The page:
Your PDF should not out-sell you. The goal of your cold email should be to spark a conversation, not get your PDF reviewed, nor earn a demo or trial.

That’s a marketing outcome.

Generally, introduction of marketing constructs into cold sales email messages is proving disastrous. Mostly because decision-makers are, in comparison, open to having their curiosity piqued about a problem to be solved, or issue they’re grappling with.

They’ve had enough marketing shoved at them — from marketers and, lately, sales people who push marketing messages and calls to action.

Give Them a Choice

Letting the other side choose to engage or not allows both sides to mutually qualify if a discussion is worthwhile.

“The problem is choice.” It’s one of my favorite movie script lines. Indeed, in The Matrix, choice is the problem for Neo, the pesky Anomaly in The Architect’s tyrannical system. Yet for sales reps the removal of choice is the problem!

Think about it. Removing choice is the ultimate marketing outcome. The way it’s executed is persuasion. A call to action fit right in with that kind of bold, brash technique.

Grab attention — then direct it. Hurry, before the customer figures out a way to wriggle off the hook.

But calls to action rarely fit the cold sales email context. You cannot tell a customer to engage or meet. You must help them want to meet — if there is justification to meet.

I’m often told, “Jeff I need a better email message — to grab attention, gain credibility and convince a prospect to talk with me.”

Wrong. That model eliminates choice. It attempts to persuade and then coerce a decision. Result: A few meetings happen but with reluctant prospects.

Also, consider your decision-maker is bombarded with meeting requests — all asking to give sellers the chance to persuade them!

Instead, let the other side choose to engage or not. This allows both sides to mutually qualify if a discussion is worthwhile.

Acknowledge your prospects’ right to choose. This begins the process of helping customers to convince themselves to speak … if, in fact, the decision to engage is what they need.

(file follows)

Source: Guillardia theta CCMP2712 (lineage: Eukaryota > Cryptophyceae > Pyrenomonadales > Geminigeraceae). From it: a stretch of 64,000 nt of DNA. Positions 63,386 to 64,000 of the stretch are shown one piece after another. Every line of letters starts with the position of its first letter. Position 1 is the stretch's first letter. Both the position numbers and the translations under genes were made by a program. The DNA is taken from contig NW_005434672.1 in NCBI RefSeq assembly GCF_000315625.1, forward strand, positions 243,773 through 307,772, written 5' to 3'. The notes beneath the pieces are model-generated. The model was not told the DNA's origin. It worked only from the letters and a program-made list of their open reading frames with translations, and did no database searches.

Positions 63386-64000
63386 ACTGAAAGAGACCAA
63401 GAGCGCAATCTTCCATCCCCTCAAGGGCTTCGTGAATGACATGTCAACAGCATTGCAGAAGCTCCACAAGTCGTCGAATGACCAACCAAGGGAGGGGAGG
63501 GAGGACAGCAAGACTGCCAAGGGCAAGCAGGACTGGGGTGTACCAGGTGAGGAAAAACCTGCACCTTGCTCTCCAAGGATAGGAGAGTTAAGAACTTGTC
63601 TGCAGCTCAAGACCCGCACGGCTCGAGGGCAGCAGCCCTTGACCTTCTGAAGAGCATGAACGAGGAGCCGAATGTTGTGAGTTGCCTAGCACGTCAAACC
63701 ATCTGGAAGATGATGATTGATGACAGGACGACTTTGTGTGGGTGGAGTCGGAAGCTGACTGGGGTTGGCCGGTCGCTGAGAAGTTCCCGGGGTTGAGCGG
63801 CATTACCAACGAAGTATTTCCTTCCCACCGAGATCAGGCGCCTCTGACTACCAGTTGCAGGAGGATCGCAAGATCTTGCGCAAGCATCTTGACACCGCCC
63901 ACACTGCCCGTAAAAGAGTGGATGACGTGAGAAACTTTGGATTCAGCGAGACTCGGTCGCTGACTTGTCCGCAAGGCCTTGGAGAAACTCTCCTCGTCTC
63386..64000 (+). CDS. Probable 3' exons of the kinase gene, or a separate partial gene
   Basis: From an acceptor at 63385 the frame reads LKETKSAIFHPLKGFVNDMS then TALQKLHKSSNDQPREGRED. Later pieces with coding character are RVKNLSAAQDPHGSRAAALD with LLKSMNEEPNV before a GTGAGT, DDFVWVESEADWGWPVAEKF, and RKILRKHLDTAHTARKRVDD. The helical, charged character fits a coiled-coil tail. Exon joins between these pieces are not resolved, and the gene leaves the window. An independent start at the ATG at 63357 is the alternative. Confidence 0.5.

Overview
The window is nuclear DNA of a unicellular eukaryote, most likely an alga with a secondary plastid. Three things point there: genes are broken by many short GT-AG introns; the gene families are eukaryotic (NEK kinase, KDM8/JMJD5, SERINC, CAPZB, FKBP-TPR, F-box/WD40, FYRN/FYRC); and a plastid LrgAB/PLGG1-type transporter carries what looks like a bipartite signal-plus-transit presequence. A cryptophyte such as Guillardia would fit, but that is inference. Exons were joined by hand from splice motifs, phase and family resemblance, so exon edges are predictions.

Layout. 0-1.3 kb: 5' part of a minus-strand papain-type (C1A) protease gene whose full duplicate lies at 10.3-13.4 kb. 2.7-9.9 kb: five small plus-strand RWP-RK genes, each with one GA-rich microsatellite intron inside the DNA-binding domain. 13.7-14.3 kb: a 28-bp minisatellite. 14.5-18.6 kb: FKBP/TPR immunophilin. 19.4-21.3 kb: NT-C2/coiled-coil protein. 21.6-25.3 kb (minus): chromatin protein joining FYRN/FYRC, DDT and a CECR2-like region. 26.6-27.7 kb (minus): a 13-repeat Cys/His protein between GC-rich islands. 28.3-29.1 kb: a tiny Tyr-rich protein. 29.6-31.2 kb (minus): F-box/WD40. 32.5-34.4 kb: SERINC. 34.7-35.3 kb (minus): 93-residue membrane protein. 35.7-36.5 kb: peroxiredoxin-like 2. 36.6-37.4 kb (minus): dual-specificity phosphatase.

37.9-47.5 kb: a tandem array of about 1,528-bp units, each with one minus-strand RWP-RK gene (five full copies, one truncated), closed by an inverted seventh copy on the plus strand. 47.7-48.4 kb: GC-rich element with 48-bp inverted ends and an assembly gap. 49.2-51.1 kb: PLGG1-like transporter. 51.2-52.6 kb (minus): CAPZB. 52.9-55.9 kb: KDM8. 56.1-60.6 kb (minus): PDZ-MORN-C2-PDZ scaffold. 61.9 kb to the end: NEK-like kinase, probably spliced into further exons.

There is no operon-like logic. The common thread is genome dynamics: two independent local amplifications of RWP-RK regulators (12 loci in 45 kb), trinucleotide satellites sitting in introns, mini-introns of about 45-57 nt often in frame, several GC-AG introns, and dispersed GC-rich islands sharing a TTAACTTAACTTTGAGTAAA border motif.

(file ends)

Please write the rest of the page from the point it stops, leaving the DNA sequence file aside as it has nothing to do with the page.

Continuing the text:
Quick Example

Below is an actual example of how I helped Ben, a sales rep for a retail data analysis company targeting branded manufacturers of textiles and shoes. His original cold email call to action was not working … it was typical:

Do you have 15 mins to hop on a call so we can see what your needs are and how we can help?

We quickly created a curiosity-sparking way to structure the middle and end of an effective cold email — without a call to action. It’s working!

I have an idea for you. Not sure if it’s a fit. Ralph Lauren is using an unusual tactic to ensure price alignment, drive demand and increase revenue ~31%. Are you open to hearing how they are doing it?

Best regards,
Ben

No marketing-esque call to action. Pure provocation, focusing on the amazing story Ralph Lauren (Ben’s client) is creating for itself.

This technique is resulting in far more discussions for Ben. All without a call to action.

1 More Reason to Avoid a Call to Action

Context. Cold email arrives without any context. Your prospect has no expectation of the email. Unlike a marketing email, where the reader has opted in, the reader is not expecting nor giving permission to be told what to do.

A call to action is out of context — because there is no context in a cold email.

Your cold email is fresh, new, unexpected; however, it’s also assumed to be delete-worthy (by default).

Think about your own inbox. If a sales person’s subject line “pushes a pain” you are presumed to have — delete key. If it requests a meeting — delete key. Offers a free demo — delete key.

These are the easy-to-spot, unsolicited come-ons plaguing inboxes of decision-makers. The more we all experience these patterns, the easier it is to delete without opening.

Remember: Most sales outreach is pushing self-centered marketing copy and ending with a cheesy call to action. This creates lack of distinction for sellers who use this approach.

You blend in.

Beware: “Is this of interest?” or “Would you like to learn more?” are soft calls to action that often fail too!

Bottom line: Calls to action are bossy. They either tell or suggest what the recipient should do. They eliminate choice and that’s the problem.

Eliminating customers’ choices works in marketing (sometimes) but never in sales.

Earning more conversations, faster, demands you avoid best practices. Literally. Instead, choose emerging “next practices” to create a modern, effective sales outreach strategy.

What has your experience been?

Update Your LinkedIn Sales Navigator Best Practices

LinkedIn Sales Navigator can be a great tool. But you may be sabotaging the chance to start conversations with prospects. Misconceptions about Sales Navigator best practices are causing many to sabotage their diligent efforts — resulting in fewer conversations started with prospects.

LinkedIn Sales NavigatorLinkedIn Sales Navigator can be a great tool. But you may be sabotaging the chance to start conversations with prospects. And it’s not your fault.

Misconceptions about best practices are causing many sellers to sabotage their diligent efforts — resulting in fewer conversations started with prospects. A “best practice” depends on many factors. Mainly this one:

By time it’s considered “best” it is no longer best. Because everyone is doing it results are weaker!